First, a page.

“Good Pals” by Michael C. Barrett is told in alternating chapters by two high school students: Nick and Rachel. Rachel is from a wealthier family and is still reeling from her father’s marriage to a woman young enough to be her sister. Nick has largely been raised by an uncle after being neglected by parents who were, unfortunately, victims of addiction and substance abuse.
“Blue” by L.E. Delano is an intense and completely engrossing YA novel about perspective.
This is not a guide for parents who are pulling out their hair trying to figure out what to do about that ridiculous boyfriend who can’t seem to pull up his pants and put a belt on (even though the 80s are so over), or how to manage everything from bullies to “F” grades that are appearing on report cards. No, Mr. Schaefer says that he wrote this book in order for adolescents to be able to calm themselves when chaos reigns in those teen years filled with chaos.
“Knights of the Alliance” is the first novel of a planned YA fantasy trilogy.
By utilizing friendly butterflies, smiling grasshoppers, ladybugs, earthworms and more, children can explore their adoption/kinship journey with their families; while adopted parents and caregivers can answer the questions kids have about their own distinctive paths, and make them feel comfortable.
“Ski Weekend: A Novel” is a YA thriller that will have you biting your nails down to stubs. Life hangs in the balance, but so do friendships and maybe even hope itself. This compelling story follows six teenagers on a weekend ski trip that turns incredibly wrong.
"Illyia (The Feigned Moon of Entiria Epic Serial, Book 2)" represents the kind of award-winning, completely immersive work that fantasy fans crave. It’s a character-driven story that takes you on an unforgettable trip into dark places and imaginative spaces. Well-paced and carefully plotted, you will be entertained and mystified as you venture into parts unknown.
This has all the “ingredients” for a fantastical, magical, YA story that also caters to adults who absolutely love the Potter-esque world that happens maybe twice in a lifetime. First, you have that magic number: 13. Yes, there are 13 children in this book who all possess specific extraordinary powers. Are we talking the X-Men here… just in a different package?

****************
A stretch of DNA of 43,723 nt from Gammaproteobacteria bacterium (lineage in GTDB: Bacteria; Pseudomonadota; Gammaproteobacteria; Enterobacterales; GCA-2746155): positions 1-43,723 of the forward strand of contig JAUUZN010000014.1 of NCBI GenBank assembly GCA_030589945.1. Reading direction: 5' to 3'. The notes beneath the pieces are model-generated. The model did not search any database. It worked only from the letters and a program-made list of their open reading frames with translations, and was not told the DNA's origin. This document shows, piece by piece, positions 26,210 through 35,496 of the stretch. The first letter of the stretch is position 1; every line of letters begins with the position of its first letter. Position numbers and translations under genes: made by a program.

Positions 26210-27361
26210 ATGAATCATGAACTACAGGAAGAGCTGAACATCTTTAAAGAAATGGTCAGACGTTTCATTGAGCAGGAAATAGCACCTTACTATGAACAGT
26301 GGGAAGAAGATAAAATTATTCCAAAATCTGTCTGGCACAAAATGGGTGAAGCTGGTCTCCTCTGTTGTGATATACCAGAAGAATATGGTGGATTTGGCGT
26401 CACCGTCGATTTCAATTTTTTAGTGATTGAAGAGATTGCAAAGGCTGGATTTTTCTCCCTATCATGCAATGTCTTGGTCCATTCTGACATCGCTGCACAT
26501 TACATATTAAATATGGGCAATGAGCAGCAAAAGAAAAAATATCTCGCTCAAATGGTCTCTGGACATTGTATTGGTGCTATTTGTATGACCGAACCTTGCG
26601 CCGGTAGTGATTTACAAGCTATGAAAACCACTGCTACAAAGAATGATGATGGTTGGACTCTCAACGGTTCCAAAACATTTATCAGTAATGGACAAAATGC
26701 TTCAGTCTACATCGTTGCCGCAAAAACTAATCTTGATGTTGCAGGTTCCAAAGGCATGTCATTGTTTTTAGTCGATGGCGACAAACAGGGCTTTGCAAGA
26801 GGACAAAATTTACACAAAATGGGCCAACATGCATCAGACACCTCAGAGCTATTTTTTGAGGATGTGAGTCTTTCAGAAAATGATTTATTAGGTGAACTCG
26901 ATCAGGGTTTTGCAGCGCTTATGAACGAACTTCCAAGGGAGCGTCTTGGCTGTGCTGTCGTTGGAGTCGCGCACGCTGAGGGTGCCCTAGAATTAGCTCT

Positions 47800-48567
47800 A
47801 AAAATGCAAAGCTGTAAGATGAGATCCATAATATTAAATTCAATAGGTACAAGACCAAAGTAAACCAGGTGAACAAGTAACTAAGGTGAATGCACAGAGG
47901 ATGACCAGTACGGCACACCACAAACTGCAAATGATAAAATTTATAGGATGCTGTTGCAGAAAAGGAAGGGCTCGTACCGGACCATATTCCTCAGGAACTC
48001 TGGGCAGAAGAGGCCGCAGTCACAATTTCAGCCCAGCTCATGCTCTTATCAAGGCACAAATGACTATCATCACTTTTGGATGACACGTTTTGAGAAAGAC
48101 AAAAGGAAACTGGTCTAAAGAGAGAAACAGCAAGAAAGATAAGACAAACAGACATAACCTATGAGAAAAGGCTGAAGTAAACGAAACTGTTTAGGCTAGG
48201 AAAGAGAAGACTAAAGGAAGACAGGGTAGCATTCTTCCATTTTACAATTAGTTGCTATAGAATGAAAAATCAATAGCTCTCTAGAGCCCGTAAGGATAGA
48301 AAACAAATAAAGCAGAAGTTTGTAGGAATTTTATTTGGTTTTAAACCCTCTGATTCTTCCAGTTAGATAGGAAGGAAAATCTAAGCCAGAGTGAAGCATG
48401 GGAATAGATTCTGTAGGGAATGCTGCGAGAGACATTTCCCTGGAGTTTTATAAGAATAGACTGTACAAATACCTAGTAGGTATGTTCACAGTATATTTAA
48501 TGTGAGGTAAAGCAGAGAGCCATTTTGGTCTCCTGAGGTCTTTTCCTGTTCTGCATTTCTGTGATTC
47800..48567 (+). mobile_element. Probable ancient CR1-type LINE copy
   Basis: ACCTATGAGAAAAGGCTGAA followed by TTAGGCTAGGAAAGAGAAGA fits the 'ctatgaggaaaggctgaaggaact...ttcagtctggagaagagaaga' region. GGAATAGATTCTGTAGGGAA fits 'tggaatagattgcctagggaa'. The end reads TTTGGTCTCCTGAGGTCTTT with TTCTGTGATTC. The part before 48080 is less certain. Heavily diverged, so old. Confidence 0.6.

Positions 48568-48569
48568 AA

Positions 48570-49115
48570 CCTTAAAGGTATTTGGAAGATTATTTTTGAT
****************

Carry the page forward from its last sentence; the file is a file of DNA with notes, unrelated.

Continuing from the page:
“Here with the Winter” introduces readers to Jessie Conrad, a young widow who lost her husband in a truck accident. Set in the 1960s, in Ohio, the story follows Jessie and her two children as she heads back to her home town of West Emmette to rebuild her life in the new area of Meadow Drive. As they begin adjusting to a new schedule and new neighbors, Jessie relies on her father’s wisdom and support.
There’s not one second where the reader will not beg for more from author Solomon Petchers. He has created a true carnival of sights and sounds that runs at the speed of a roller-coaster, yet adds those dashes of beauty and love that, to me, is what made the “Twilight” series even readable. Watching the characters grow and transform was interesting throughout the tale, and the relationships formed were, at times, mesmerizing.
In this story, Ofelia is the name of the character who takes center stage. She is the ripe old age of eleven, yet she has been upright and walking on the Earth for the past 500 years. In the 15th century, against her will, Ofelia became part of the “fanged gang” but was never a girl who wanted to remain in the group. In fact, she wanted to take them down.
Talk about a YA steampunk lover’s dream! What happens when the old way meets the new way? Tellus is a world where the old and the new clash on a daily basis, and main character, Hugh Geber, is the alchemist at the heart of the story.
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